Homemade Guinness beef stew is homey and comforting. It’s also so easy to make, you’ll wonder why anyone would think to ruin it in a can.
Beef stew is one of my comfort foods. Prepped in the morning to simmer all day in the slow cooker, it’s a luscious melange of beef, vegetables, herbs, and broth. There are so many different variations of the simple meat and vegetable concoction, you could probably have a new one every day for a month or even a year!
At this time of year, I typically make my straightforward Irish Stew. The last few times though, I’ve duded it up with a bottle of Guinness and a good dose of mushrooms. Those two riffs add amazing flavor to the dish, beefing up the richness and savory goodness.
What meat do you use in stew?
The best beef cuts for stew are not those marked “stew meat” at the grocery store. That’s typically rubbish. I’ve never had a good experience with those.
Ingredients for this Guinness beef stew:
- beef (we used a cross-rib roast cut into cubes)
- salt and pepper
- Guinness beer
- bay leaf
- russet potatoes
How do I make this Guinness beef stew?
Can I substitute the beer for something else?
If you don’t drink or can’t find Guinness beer, feel free to use beef or vegetable broth instead. Now’s the time, though, to grab the Irish import on sale.
Can I make this stew in advance?
What do I serve with this Guinness beef stew?
Our favorite accompaniments are Irish Soda Bread and Dubliner Cheese. The former is a bread that you can easily whip up in half and hour. For this photo shoot, I used all whole wheat flour and did my kneading in the bowl so I didn’t have to clean up such a mess. It’s a forgiving quick bread.
Dubliner Cheese often goes on sale near St. Patrick’s Day. We buy a big chunk at Costco and enjoy it for a few weeks. In my freezer cookbook, there is a super yummy recipe for Potatoes Stuffed with Caramelized Onions and Dubliner Cheese, so if you have the book and some leftover Dubliner, please proceed.
Side dishes aside, this is a rocking beef stew to put meat on your bones and hair on your chest. Well, sort of.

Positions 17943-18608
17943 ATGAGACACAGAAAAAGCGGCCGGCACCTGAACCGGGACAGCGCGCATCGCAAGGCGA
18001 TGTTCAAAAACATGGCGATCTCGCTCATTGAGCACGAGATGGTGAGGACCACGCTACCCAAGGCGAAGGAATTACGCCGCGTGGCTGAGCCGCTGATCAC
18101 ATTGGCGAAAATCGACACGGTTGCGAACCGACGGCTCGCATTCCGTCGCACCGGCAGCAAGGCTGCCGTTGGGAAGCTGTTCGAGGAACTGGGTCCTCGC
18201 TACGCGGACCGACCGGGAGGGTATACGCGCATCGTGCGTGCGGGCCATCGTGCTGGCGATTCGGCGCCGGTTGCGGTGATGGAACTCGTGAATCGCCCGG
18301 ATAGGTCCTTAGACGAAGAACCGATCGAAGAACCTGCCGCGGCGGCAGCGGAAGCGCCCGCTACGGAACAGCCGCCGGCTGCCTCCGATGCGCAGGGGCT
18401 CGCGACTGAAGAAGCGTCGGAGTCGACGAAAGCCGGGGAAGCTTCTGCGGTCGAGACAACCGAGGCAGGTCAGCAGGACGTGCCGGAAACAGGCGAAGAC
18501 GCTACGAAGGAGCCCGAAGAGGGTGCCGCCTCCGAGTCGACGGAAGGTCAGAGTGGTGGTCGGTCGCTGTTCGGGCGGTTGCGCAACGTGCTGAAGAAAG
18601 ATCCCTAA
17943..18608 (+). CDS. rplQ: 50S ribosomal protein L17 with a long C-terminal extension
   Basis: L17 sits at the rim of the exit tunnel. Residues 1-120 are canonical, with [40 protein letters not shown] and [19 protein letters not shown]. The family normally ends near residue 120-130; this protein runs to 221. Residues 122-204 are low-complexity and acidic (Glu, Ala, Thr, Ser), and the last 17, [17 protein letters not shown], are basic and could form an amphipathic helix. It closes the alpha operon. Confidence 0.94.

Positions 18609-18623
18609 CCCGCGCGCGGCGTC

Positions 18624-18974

Is Guinness beef stew easy to make?
This stew is super easy to make!
Here are some tools I use to make things super easy:
- plastic cutting boards
- good chef’s knife
- large nonstick skillet
- cooking tongs
- 6-quart slow cooker
- vegetable peeler
Is Guinness beef stew expensive to make?
Stew has been considered “peasant food” for ages as it usually features cheaper cuts of meat that benefit from long, slow cooking. The big ticket item here is the meat, especially if you’re going to use lamb. However, even beef prices have been pretty high these past few year.
Consider these strategies to reduce your costs for making Irish Stew:
- I buy the meat when it’s on sale. In fact I stock up and buy several packages at a time so I always have some in my freezer. Hint: watch your grocery sales as beef chuck roasts and steaks often go on sale this time of year.
- Likewise, watch the sales for good prices on potatoes and beef broth. While not “expensive”, they can get pricey in certain seasons.
- Use up your leftovers! This stew stretches beautifully with more broth and veggies. So, if you’ve got just a portion or two left, know that you can stretch it to feed more.
- 1 tbsp olive oil
- 2 lb boneless cross-rib roast cut into 1-inch cubes
- black pepper
- 1 onion coarsely chopped
- 1 cup mushrooms sliced
- 1 11.5-ounce bottle Guinness draft beer
- 1 tsp paprika
- 1 tsp dried thyme
- 1 bay leaf
- 6 russet potatoes peeled and cut into 1-inch chunks
- 6 carrots peeled and cut into 1-inch chunks
- In a large skillet, heat the oil until shimmering. Add the beef cubes, in batches, if necessary to avoid crowding. Season generously with fine sea salt and freshly ground black pepper.
- Brown the cubes, turning as necessary. When all the cubes are browned, transfer them to the crock of a 6-quart slow cooker.
- Add the onion and mushrooms to the drippings in the skillet and cook over high heat, stirring, until the vegetables are tender, lose their liquid, and the drippings start to thicken.
- Pour in the beer, paprika, thyme, bay leaf, and 1 teaspoon salt. Simmer this mixture for 4 minutes. Transfer the vegetables and broth to the crock.
- Add the potatoes and carrots and stir to combine.
- Cook on low for 6 to 8 hours or until the vegetables and meat are tender.
- If you'd like to make this recipe in advance, you can store the cooked stew in the refrigerator for up to 4 days or in the freezer for up to two months.
Nutritional values are approximate and are based on 1/8 of the recipe. Refrigerate leftovers promptly and use within 4 days.